Posts Tagged ‘cloud’

Adopting the Cloud Drives Business Agility and a Competitive Agile Advantage

According to a recent study by Harvard Business Review (HBR) Analytic Services, companies that are adopting cloud computing are winning the competitive advantage, and especially achieving business agility, which was found to the leading driver for adopting cloud among all respondents.

HBR surveyed 527 Harvard Business Review readers in large and mid-sized companies in a wide range of industries around the world. 44 percent of the respondents came from organizations with more than 10,000 employees and 34 percent from organizations with between 1,000 and 10,000 employees.Businessman working with a Cloud Computing diagram on the new co

Question: Are you or have you adopted the cloud in your business?

  • 70 percent of respondents had adopted cloud computing for some production use cases
  • 35 percent of adopters are very aggressively moving forward where ever it makes sense

Question: What is the result cloud adoption has had on your business?

  • 56 percent of aggressive adopters told HBR they were gaining a significant advantage as a result

Question: What is your leading driver for adopting the cloud?

  • 32 percent (of all respondents): business agility
  • 41 percent (of aggressive adopters): business agility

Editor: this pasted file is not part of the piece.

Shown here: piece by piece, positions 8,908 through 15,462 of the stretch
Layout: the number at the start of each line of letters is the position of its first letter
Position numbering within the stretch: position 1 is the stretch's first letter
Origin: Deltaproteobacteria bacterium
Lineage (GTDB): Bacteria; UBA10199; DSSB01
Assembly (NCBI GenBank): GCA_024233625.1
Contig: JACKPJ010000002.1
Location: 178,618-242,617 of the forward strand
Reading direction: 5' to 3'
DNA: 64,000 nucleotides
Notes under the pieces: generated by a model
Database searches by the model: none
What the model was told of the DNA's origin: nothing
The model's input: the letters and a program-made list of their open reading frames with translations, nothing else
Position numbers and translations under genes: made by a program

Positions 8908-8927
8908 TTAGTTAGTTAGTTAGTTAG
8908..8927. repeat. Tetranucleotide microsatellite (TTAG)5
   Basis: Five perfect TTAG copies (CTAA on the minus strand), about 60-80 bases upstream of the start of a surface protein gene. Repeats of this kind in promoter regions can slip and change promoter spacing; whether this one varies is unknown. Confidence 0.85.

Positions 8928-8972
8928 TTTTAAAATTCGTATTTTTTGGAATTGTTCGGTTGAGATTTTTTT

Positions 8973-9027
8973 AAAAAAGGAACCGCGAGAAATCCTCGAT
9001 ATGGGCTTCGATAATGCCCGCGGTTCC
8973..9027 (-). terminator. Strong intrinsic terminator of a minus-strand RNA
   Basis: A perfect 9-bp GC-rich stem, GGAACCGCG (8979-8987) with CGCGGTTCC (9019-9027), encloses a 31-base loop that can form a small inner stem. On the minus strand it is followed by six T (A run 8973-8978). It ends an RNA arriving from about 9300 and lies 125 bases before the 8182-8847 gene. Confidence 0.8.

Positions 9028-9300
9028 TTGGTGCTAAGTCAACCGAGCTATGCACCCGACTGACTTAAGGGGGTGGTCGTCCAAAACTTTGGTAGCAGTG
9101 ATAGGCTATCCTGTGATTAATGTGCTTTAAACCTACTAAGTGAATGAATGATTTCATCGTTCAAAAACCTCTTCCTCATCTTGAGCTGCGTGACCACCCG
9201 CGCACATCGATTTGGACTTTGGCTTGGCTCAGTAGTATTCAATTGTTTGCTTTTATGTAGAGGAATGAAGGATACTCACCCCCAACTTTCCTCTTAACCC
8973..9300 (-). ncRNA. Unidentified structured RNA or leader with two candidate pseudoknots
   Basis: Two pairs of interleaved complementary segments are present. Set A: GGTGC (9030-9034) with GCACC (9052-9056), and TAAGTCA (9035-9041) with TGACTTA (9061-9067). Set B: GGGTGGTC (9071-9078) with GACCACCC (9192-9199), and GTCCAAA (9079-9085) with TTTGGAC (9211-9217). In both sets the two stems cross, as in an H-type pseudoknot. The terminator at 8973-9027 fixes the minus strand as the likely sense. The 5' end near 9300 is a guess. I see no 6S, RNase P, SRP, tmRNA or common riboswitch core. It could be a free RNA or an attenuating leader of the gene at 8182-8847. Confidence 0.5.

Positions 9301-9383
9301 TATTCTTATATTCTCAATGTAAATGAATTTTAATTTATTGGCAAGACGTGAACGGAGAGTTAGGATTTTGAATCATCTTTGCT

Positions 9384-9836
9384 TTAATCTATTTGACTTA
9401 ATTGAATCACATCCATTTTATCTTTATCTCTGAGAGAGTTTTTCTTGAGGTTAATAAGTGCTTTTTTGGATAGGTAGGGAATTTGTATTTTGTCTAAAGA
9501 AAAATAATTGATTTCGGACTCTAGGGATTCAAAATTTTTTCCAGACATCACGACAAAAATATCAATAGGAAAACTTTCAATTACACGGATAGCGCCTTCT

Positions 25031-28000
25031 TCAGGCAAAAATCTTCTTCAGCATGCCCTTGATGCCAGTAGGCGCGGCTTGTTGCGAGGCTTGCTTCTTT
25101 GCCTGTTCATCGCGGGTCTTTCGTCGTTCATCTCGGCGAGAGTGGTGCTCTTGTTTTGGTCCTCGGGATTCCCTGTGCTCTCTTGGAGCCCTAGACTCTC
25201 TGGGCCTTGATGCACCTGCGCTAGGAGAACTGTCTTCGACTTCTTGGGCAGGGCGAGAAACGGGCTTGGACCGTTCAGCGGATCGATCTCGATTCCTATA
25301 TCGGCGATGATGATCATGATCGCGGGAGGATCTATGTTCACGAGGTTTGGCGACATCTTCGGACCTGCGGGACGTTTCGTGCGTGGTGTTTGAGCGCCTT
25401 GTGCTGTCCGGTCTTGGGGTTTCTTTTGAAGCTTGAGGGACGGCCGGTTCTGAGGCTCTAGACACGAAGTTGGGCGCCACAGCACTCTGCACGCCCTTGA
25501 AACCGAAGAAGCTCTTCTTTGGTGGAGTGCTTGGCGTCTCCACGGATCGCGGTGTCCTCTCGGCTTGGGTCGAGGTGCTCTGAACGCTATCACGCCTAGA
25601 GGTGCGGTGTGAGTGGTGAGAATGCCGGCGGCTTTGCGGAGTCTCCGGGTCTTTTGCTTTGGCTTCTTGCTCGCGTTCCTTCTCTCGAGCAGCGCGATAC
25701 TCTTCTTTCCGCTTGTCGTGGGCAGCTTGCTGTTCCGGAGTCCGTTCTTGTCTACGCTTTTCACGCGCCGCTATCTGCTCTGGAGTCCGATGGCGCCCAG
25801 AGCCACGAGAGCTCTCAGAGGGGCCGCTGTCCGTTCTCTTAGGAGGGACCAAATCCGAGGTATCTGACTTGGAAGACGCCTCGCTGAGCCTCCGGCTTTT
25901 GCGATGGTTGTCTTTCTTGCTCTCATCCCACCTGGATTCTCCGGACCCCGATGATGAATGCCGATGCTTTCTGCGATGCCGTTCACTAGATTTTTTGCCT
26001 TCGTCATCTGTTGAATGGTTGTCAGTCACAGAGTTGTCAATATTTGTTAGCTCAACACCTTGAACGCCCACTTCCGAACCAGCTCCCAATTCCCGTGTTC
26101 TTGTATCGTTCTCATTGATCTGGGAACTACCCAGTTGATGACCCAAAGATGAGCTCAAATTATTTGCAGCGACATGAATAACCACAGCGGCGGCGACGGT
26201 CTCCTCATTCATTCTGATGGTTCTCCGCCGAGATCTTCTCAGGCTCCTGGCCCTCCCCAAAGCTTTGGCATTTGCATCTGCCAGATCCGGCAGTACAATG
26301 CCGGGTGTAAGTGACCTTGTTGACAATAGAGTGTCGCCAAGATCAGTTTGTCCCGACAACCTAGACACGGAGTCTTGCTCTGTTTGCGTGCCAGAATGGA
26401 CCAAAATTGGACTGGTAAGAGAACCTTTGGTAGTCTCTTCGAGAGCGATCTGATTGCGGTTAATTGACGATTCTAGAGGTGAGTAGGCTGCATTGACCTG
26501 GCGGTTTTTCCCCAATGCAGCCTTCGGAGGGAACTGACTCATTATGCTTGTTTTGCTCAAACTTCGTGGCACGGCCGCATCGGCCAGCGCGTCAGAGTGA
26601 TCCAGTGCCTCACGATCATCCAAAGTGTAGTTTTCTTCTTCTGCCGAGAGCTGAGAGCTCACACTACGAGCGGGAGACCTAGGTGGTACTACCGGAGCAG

• 14 percent: increased innovation
  • 14 percent: lower costs
  • 13 percent: capability to scale up and down in response to demand

Question: Have you entered into a new market since you adopted the cloud in past three years?

  • 49 percent of aggressive adopters - yes
  • 35 percent of moderates  - yes
  • 36 percent of cautious adopters – yes

Question: Have you been a part of a merger or acquisition since adopting the cloud?

  • 49 percent of aggressive adopters - yes
  • 29 percent of moderates - yes
  • 31 percent of cautious adopters - yes

Question: Among the companies that had already begun to adopt cloud computing, how has it improved company functionality?

  • 37 percent said it had simplified internal operations (e.g., HR, CRM)
  • 33 percent said it led to better delivery of internal resources (like web hosting or storage)
  • 31 percent said it led to new ways for employees to work, connect and collaborate
  • 23 percent of the respondents also cited faster rollout of new business initiatives to exploit new opportunities
  • 23 percent said they experienced improved ability to acquire, share, analyze and act on data

Overall, companies moving aggressively to adopt cloud computing are winning the competitive advantage by reducing complexity and increasing business agility. These companies that are leveraging the cloud for this advantage have two things in common: a champion at the C-suite level and a CIO that can drive change.

To view the original article, click here.